from each intruding thought, each pausing word,
in sudden longings that would steer my heart
if only I might let an old one go.

And so I hold for newness and surprise,
and cede a patience that is rare in me.
The old night, calling faintly to its own,
with a new irony smothers old dreams;
I am a page awaiting its new marks
that render paths to where old souls repair.

Withholding judgements now, and past all care,
I shall remain, ‘til beauty shows me there.

A new poem for Poets United

Saturday, December 20, 2014

In The Violet Hour

©  Steve King 2014
All Rights Reserved

Unseen through any fold of shadow,
near, yet ever out of reach—
I had hoped the one dream
might linger and appease.

But faint as a far tremor
sifting through loose sands:
the echoes of those vesper notes,
like water through my hands.

I shall reach for nearer things,
embrace them as I can.

Lost amid strange twilight times,
let all the dreams be damned.

Monday, December 8, 2014

My Mistake

©  Steve King
All rights reserved

My mistake was to inquire, even tactfully,
what it is that you believe.

I left the question open,
wide as understanding might allow,
then watched as eyes narrowed,
surprising me, as now I know
you were surprised to hear it asked:
I felt your gaze reach far within my own,
perhaps to see which motives
must underlie such simple words.

Too late, I saw the question had gone wrong:
I only sought to know you
at some level other than mundane;
but all the simple knowing sudden stopped.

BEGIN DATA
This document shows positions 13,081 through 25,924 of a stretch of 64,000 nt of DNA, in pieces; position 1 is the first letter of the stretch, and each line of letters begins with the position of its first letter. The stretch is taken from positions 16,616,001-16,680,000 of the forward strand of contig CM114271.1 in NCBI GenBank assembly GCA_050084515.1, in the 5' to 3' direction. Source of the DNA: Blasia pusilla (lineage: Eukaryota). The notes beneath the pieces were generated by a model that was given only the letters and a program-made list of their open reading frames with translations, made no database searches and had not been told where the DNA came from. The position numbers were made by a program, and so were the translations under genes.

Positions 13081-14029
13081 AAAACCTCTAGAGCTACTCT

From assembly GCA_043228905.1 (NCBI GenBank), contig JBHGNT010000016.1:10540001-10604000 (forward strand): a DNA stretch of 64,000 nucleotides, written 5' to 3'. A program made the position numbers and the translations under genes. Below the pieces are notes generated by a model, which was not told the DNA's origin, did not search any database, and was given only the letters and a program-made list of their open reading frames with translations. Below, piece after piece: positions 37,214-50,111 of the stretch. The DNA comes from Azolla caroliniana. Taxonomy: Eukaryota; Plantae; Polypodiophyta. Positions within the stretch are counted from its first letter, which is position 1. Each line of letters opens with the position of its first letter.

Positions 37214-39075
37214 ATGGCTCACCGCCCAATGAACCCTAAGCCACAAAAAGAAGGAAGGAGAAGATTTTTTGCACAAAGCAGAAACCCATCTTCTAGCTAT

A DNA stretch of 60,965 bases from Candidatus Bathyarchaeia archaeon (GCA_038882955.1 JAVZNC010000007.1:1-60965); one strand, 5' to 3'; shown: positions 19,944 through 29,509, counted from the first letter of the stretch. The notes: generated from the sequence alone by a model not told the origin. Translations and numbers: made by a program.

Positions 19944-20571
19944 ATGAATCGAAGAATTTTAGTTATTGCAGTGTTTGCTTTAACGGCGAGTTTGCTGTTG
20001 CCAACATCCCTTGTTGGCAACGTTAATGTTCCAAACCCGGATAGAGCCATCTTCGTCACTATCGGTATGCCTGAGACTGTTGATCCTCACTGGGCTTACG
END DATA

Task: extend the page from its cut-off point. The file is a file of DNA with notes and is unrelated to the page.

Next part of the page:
Now, I see the question made you wonder
on some unspoke quality of life,
and how it was your spirit may have failed
to flourish under this or that constraint;
how the things that you assumed
so closely as your own,
had served a destiny for good or ill;
how each daily compromise
worked only to wreak havoc on your will.

My words were conversation,
never meaning to upend
the stasis of your settled scores,
or betray elisions that lend peace to the days.
Perhaps you have no patience for beliefs—
perhaps you have mistaken
the rudiments of habit and routine
for rituals of virtue;
have given over to necessity
those energies that otherwise
would sanctify pursuit
of even gentle truths—
when the looming call of doubt
must either be rejected or embraced.

Perhaps you give short shrift
to the rightful place of doubt—
without which there is no need of faith
or the sundry comforts of belief.
Perhaps you have no time to waste on ambiguity.
Perhaps there is only a certain now,
to obviate all questions of regret and retrospect,